In a dictionary of cliché's his photographs would be undefined.
A Black Hills man spends his days as a realtor, his night's as a 'Noctographer'.
In this story we meet a man who works his camera a bit like a magic wand in the starlight: 'ALong the Way" in Spearfish.
The images of Aaron Ploog defy adjectives.
Noctographer Aaron Ploog says, "I think an image is going to mean something to different to every single person."
It's called Noctography, and Ploog is clearly a natural.
Noctographer Aaron Ploog says, "It's a play on words. It's nocturnal photography, therefore everything I do is after dark."
Giving old stuff new life, while the world is asleep. Like these old VW's at a junkyard.
Ploog says, "Right away it reminded me of the Beatles for some reason, the band. So Beatlemania was the name I came up with."
When Ploog puts his eye to the camera, the target of his lens is clear.
Ploog says, "The rustic decay, and in South Dakota we luckily have plenty of that. We have it on the plains in old farms, we have our ghost towns, mining towns of the Black Hills."
Focusing on what is forgotten.
Ploog says,"Just happened to be out scouting, just driving roads aimlessly looking for cool stuff to shoot and that was a stone home that I found that I'd never seen before."
And, a moment of glory for faded treasure near the once bustling Golden Reward Mining Land.
Ploog says, "It doesn't look like anything special in the daytime but it sure posed nicely that night."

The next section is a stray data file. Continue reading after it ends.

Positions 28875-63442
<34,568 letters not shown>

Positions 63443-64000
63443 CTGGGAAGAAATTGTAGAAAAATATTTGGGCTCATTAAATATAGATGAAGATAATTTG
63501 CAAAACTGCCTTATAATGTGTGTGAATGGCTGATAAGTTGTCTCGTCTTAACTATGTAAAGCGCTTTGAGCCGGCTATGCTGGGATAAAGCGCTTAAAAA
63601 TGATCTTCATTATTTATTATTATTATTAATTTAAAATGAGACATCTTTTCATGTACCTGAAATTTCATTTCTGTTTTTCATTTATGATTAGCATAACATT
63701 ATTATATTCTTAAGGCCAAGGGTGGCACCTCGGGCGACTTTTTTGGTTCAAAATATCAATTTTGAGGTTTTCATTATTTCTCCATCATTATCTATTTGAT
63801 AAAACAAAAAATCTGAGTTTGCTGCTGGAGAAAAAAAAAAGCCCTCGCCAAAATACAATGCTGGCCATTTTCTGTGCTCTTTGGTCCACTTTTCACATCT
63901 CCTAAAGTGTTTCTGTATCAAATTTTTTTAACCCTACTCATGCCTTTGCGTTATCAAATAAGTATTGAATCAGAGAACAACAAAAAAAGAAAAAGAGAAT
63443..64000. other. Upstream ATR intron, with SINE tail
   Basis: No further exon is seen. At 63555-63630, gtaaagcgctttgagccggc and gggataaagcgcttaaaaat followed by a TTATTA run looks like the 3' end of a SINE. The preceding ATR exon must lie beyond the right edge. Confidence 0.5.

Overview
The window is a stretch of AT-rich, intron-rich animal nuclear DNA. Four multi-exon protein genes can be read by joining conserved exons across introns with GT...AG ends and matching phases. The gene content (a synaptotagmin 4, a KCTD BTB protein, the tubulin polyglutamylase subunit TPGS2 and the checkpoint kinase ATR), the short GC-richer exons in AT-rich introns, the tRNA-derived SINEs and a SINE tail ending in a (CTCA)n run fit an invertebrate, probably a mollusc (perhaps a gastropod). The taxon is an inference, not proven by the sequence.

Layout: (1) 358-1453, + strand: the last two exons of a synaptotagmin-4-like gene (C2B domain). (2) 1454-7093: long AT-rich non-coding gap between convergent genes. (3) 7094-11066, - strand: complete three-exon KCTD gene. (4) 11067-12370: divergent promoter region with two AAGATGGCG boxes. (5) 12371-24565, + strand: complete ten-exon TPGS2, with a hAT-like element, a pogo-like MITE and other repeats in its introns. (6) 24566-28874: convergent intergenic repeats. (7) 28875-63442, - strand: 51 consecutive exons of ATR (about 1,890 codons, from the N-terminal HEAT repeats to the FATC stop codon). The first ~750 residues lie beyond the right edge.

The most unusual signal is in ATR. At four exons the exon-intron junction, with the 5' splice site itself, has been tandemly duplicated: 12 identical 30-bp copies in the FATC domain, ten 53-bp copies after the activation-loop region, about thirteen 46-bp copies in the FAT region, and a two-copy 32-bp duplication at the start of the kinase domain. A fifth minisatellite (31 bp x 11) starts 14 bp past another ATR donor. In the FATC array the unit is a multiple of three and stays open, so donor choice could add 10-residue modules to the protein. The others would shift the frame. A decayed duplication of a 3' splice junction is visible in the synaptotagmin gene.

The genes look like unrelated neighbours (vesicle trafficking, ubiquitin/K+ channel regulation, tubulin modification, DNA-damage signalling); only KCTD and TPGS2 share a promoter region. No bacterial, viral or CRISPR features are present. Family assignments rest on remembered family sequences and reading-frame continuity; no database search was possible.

Ironic that in pitch black: light is still the star attraction.
Ploog says, "Everything is different, every single time, depending on the moon, depending on light pollution from surrounding towns, depending on the lights I take with me that night. Some of my stuff is very basic homemade light toys and flashes and colored lights."
Like the open pit in Lead, the historic Homestake Mine, in the depth of night.
Ploog says, "So I had my camera vertically and I shot a 15 second shot, another 15 second shot, and I that 6 times and then I stitched that together with a software program to the get the wide look."
He named this one 'Streets of Gold', no wonder why.
Ploog says, "Light pollution from the traffic and ad the street lights almost give it a glowing gold look. "
Perhaps the most golden of noctographic principles is this:
Ploog says, "Anything that happens as a light form during a long exposure will be preserved as if it all happened at the same time."
Capturing surreal sights.
Aaron Ploog says, "Star trails are the term and if you wonder why they all rotate around a central point, that central point is Polaris the North Star, and so a lot of times I search for that star while I'm setting up the camera, I like the circle, It's almost like a vortex."
Even a tree: a photo named 'Tall Dark Stranger' is mysterious in the vortex of noctographic reality. An old miner's cabin in the ghost town of Tinton looks like it's on the Las Vegas strip thanks to a bit of lighting and a night long dandy of a star trail.
Ploog says, "This is the longest long exposure I've ever shot it was an 8 hour exposure. It was so long that I camped on the ground in my sleeping bag next to the tripod just to make sure nobody would come a long and steal my equipment."
Raised on a farm in Northern South Dakota, still some farm boy in his blood, and not afraid of a little dirt.
Ploog says, "I'm crawling in and out of these cars and homes or just hiding behind a tree, just lighting it up from behind the trunk."
Ploog grows a steady crop of striking images, in the fields of days gone by: harvested with a camera, and a strong sense of South Dakota roots. >
If you've met someone cool "Along the way", please e–mail or call us with your story ideas.
He says he's 95 percent self taught. And believe it or not he's only been doing this for about a half dozen years.
Anytime between sunset and sunrise is primetime for Ploog, which is why his business is known as: "Awake at Night Photography".